There is a lot to be said for positive thinking, the ability to take whatever is happening in your life and see it from a more positive point of view, and moving on from hurtful situations with grace and compassion. But what happens when our attempts to live this way mean that we fail to recognise or purposefully ignore very real emotions that need to be felt, expressed, and processed for us to truly move on in our lives?
I've been thinking about this a lot lately. The past few years have been pretty darn awful for my family and we have faced so many things that have changed who we are as both individuals and as a unit. I've often considered myself to be relatively open and honest with how I'm feeling, but the reality is that I have struggled with this. An eternal optimist at heart, whose largest pinterest board is by far the one filled with "inspirational quotes", I have fallen into the trap of presenting a false face to both the world and myself. So ingrained has my belief been that there is a positive side to everything, I have failed to allow myself the space to truly grieve for broken dreams, shattered hopes, and lost friendships. And that isn't healthy.
The other day I came across an image with words to the effect of "what doesn't kill you, changes your forever" and it was a real epiphany moment for me. So often we are taught the usual adage that "what doesn't kill you makes you stronger" that we do not even stop to consider how incomplete this is... it may make us stronger in some ways, but in others it breaks us down and changes who we are at our very core.
I'm beginning to realise that one of the most dangerous things we ever tell ourselves is that we should never "play the victim" and that presenting a "strong front" is all that matters. We might fall apart once we are home, but to the rest of the world we share the strong, capable, happy people we're expected to be. But what happens if we are not playing at all, we have been a victim, and refusing to acknowledge that leads us only to continuing to victimise ourselves by dishonouring our very real emotions?
I don't think there is anybody who has not experienced some kind of trauma in their lives. Of course, some traumas are far more soul destroying than others, but regardless of the level of trauma we cannot ignore the fact that it leaves a mark. We would not expect a deep physical cut to heal without leaving a scar, so why do we expect a deep emotional cut to leave us not only unscathed but stronger than before? Over the past few years I have found that my resilience to each new difficulty we face has rapidly decreased and my ability to "bounce back" has reduced significantly, as my reserve of energy has been depleted.
I used to believe that if I could only rest for a while I could survive anything... and that may be true still, but rest is not something I afford myself these days. I am caught so desperately in the "fight or flight" pattern that it feels like my body is permanently poised to jump to attention, and that isn't healthy. But far from being caused by the events themselves, the actual problem is my own state of mind. I have denied myself the opportunity to be truly vulnerable, attempting to be strong for so long, that this denial has put my entire being at odds with itself. And this has major implications, not just for me but also for my entire family.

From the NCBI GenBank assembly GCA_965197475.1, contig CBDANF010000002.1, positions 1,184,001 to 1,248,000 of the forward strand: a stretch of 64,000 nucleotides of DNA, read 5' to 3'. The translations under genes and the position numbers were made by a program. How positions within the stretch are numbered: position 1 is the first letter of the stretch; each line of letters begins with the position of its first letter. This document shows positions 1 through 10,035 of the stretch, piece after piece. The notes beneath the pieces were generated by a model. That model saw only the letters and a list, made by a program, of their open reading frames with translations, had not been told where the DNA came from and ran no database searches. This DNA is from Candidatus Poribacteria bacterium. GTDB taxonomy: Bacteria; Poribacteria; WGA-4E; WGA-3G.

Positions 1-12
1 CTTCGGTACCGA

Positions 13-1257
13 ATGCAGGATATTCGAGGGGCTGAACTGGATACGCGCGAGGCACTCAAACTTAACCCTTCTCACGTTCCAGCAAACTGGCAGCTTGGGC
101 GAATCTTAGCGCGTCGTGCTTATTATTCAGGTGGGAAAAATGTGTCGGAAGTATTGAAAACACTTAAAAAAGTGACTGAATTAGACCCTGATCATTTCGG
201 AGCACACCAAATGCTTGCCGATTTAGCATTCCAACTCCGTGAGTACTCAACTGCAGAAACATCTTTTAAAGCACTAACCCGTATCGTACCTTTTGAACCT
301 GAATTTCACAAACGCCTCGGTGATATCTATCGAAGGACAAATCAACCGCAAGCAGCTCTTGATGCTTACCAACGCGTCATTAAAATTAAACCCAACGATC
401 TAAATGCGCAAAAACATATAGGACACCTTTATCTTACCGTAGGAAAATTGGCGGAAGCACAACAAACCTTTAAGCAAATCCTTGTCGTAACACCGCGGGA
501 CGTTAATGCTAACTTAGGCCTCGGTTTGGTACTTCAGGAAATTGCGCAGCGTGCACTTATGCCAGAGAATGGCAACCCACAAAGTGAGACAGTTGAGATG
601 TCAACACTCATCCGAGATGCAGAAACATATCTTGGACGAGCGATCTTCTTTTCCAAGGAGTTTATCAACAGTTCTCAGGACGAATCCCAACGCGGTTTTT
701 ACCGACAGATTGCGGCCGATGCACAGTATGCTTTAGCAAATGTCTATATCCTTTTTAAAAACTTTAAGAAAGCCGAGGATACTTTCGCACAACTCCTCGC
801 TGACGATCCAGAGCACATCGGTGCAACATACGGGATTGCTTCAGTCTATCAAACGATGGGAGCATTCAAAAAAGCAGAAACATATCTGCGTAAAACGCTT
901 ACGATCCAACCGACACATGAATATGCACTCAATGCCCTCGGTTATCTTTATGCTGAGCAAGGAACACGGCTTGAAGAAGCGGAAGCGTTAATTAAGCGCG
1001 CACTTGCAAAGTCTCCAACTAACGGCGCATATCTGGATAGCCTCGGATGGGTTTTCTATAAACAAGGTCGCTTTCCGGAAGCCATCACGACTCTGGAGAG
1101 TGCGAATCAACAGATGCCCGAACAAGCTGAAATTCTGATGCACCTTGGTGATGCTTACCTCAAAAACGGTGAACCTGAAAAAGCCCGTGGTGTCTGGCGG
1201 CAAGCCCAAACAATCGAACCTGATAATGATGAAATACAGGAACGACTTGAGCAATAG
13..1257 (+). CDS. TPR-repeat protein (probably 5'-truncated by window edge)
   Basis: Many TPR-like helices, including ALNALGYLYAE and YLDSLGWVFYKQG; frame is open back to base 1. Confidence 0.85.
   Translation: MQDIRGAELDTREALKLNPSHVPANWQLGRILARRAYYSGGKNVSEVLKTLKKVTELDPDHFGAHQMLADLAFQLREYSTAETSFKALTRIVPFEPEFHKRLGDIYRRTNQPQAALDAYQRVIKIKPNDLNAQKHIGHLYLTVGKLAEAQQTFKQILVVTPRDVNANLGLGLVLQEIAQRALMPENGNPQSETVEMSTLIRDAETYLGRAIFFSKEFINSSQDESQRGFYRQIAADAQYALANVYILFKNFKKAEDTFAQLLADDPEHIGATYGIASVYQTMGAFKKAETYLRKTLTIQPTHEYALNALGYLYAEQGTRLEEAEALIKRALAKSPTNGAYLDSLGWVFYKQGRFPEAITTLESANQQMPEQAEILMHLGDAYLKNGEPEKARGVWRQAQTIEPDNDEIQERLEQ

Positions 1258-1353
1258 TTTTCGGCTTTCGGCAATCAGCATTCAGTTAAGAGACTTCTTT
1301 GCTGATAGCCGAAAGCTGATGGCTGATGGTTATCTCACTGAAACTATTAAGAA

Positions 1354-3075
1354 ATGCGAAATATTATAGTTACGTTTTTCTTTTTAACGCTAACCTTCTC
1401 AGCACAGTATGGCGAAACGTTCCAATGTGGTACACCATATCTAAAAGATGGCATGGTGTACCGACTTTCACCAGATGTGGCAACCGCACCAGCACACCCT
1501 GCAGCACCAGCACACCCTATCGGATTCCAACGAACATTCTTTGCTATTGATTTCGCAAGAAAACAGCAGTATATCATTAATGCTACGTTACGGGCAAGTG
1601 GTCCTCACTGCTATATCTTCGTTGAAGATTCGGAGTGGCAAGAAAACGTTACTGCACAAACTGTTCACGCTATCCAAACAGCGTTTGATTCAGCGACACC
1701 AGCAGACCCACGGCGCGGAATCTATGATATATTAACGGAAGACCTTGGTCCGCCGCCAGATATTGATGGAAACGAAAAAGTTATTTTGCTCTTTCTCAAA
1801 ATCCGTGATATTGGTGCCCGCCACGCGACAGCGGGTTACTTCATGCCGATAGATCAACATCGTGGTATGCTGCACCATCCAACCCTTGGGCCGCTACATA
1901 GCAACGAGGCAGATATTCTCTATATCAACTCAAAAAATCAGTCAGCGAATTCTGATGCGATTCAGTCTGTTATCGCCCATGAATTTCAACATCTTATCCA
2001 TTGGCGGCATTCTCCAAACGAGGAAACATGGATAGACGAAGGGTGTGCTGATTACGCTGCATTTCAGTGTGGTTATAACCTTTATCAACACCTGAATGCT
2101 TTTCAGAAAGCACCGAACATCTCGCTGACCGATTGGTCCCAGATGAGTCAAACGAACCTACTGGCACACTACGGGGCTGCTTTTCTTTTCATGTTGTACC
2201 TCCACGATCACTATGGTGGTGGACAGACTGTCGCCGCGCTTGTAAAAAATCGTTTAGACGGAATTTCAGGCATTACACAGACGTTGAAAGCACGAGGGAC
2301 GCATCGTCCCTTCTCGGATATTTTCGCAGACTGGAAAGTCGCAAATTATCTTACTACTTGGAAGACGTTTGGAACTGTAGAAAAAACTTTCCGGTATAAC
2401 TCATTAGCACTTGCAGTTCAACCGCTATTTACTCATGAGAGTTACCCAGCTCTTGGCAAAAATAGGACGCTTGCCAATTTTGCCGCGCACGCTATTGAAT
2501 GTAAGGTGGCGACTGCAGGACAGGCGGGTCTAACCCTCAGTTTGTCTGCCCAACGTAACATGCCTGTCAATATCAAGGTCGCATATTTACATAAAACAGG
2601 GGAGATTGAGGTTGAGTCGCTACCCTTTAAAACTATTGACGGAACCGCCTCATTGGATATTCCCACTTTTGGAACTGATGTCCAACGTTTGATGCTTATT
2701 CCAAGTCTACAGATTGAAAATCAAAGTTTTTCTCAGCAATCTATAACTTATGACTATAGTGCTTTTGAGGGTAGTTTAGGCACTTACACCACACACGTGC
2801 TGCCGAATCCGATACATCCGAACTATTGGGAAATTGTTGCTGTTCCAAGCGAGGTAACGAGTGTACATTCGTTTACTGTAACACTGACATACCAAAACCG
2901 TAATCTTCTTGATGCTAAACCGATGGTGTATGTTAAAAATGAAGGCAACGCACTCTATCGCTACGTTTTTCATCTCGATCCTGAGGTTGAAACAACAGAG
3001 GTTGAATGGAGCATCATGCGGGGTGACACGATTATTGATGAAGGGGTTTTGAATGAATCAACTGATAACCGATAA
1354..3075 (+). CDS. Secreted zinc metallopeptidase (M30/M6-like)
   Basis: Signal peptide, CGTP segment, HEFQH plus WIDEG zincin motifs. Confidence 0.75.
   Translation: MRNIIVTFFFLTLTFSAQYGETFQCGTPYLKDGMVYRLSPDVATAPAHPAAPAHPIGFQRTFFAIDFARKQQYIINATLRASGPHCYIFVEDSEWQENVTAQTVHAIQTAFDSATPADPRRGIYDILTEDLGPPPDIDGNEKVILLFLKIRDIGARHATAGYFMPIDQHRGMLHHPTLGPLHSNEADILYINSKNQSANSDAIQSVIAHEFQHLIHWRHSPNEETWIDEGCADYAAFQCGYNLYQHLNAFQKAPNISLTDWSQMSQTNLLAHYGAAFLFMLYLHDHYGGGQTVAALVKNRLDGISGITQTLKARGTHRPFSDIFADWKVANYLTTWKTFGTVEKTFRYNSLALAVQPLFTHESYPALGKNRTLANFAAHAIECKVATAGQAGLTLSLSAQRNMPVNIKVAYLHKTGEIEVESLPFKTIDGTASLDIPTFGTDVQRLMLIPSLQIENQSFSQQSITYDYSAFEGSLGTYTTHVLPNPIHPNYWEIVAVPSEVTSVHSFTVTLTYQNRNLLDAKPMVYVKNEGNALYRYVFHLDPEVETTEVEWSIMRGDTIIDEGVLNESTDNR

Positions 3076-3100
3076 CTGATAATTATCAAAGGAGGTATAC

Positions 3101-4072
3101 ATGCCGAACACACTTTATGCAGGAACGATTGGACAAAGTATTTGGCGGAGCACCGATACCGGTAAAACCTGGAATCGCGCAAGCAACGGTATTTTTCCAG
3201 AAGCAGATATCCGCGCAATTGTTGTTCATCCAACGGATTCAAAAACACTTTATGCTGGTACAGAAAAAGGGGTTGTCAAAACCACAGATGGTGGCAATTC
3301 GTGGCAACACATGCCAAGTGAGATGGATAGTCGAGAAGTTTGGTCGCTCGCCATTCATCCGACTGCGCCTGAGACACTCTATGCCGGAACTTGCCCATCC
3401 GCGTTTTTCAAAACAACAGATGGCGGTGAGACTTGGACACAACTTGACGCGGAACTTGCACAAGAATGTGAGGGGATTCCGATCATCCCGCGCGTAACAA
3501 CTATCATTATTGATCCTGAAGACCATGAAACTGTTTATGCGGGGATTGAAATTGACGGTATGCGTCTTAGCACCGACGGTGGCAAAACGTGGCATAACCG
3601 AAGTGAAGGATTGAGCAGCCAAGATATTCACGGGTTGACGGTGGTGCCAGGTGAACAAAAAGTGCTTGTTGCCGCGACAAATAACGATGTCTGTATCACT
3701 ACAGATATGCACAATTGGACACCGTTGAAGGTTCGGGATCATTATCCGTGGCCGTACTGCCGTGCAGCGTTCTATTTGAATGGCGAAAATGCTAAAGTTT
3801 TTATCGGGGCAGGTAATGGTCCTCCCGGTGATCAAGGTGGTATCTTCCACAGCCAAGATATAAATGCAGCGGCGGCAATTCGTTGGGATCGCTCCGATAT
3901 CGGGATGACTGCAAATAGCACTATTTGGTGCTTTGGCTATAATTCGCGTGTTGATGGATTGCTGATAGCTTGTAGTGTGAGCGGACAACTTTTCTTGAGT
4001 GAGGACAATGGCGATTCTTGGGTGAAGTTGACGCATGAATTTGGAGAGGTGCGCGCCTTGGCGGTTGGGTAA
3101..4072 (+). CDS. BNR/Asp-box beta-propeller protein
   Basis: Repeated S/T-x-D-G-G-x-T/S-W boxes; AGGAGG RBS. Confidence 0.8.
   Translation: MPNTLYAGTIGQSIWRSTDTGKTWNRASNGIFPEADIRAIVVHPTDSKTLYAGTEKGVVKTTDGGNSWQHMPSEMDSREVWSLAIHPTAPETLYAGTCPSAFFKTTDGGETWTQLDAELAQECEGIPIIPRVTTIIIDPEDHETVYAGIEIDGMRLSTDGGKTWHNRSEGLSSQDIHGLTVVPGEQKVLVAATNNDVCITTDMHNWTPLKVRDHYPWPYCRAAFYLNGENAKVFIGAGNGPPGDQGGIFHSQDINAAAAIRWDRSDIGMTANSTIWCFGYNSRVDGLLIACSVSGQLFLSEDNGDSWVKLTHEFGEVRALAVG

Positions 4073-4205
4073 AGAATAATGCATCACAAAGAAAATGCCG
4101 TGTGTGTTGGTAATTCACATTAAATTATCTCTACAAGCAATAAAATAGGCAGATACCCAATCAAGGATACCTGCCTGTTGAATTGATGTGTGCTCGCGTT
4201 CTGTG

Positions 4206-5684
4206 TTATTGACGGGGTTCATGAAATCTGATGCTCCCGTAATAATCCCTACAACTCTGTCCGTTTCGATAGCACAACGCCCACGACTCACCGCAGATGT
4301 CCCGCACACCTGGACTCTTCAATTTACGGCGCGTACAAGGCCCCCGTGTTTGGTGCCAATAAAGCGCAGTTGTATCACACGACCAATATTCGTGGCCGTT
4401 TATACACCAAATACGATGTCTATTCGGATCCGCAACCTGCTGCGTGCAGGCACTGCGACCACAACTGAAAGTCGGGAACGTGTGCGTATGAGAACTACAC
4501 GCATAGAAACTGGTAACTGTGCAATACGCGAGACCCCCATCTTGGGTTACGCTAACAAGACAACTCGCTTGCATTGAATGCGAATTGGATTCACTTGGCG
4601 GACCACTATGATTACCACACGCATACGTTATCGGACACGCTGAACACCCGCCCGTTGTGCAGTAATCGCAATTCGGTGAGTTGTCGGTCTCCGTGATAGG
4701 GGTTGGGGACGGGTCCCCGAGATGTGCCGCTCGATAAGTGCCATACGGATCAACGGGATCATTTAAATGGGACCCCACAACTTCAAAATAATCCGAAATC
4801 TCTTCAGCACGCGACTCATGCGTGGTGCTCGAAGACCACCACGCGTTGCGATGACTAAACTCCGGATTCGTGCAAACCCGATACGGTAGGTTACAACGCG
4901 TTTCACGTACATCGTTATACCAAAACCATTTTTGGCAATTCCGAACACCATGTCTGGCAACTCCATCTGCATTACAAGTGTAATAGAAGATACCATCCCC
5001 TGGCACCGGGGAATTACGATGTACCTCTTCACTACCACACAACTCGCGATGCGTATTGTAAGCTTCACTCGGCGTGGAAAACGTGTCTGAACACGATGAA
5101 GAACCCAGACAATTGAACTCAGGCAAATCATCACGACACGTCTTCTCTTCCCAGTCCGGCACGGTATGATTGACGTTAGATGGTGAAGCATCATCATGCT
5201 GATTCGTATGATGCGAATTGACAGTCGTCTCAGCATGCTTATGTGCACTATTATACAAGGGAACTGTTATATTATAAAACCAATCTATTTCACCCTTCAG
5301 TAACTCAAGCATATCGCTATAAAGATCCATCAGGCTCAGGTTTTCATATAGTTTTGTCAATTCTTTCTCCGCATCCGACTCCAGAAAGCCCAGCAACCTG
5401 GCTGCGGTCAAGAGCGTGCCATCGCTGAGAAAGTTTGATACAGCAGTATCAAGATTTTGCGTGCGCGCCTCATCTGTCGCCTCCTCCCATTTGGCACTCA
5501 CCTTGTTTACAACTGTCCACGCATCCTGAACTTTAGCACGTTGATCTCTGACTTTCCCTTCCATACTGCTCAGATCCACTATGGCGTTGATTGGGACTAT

You see, so strong is my intent to avoid feeling vulnerable, I find myself doing everything possible to try and avoid vulnerability for my family too. When Tim is struggling, I want him to find the positives to cling on to. And when WB gets upset, I want to ease his suffering rather than teaching him that pain, anger and sadness are all very real parts of life and should be honoured just as much as their more positive counterparts. In essence, my own discomfort with vulnerability is upsetting the balance for everyone.
Which is why we have been working on changing this recently. You'll have seen how we're beginning to express our emotions honestly through recent posts about the "I Am" Game and exploring emotions with kids, but there has been so much more soul-reflection going on in our house recently. I have been beginning to appreciate that rather than something to be feared, vulnerability can actually be a truly empowering experience. By facing our Shadow Selves, those parts that we have tried to hide through fear, guilt or shame, we remove their power over us and begin to realise just how strong we are.
So yes, positive thinking is an amazing thing, I don't want you to think I am knocking it aside completely. But it only gets us so far. It is when we fully embrace our own vulnerability and that of others that we begin to see the balance that lies within all life - good and bad, light and dark, love and fear. The duality of life exists within all of us and just as focusing only on the negative can cause us to spiral into depression, so too can focusing on only the positive lead us to a life of fear - fear of "not being good enough", fear of our own very real emotions, and fear of being true to ourselves.
So here's to embracing duality and honouring our vulnerability. Who's with me?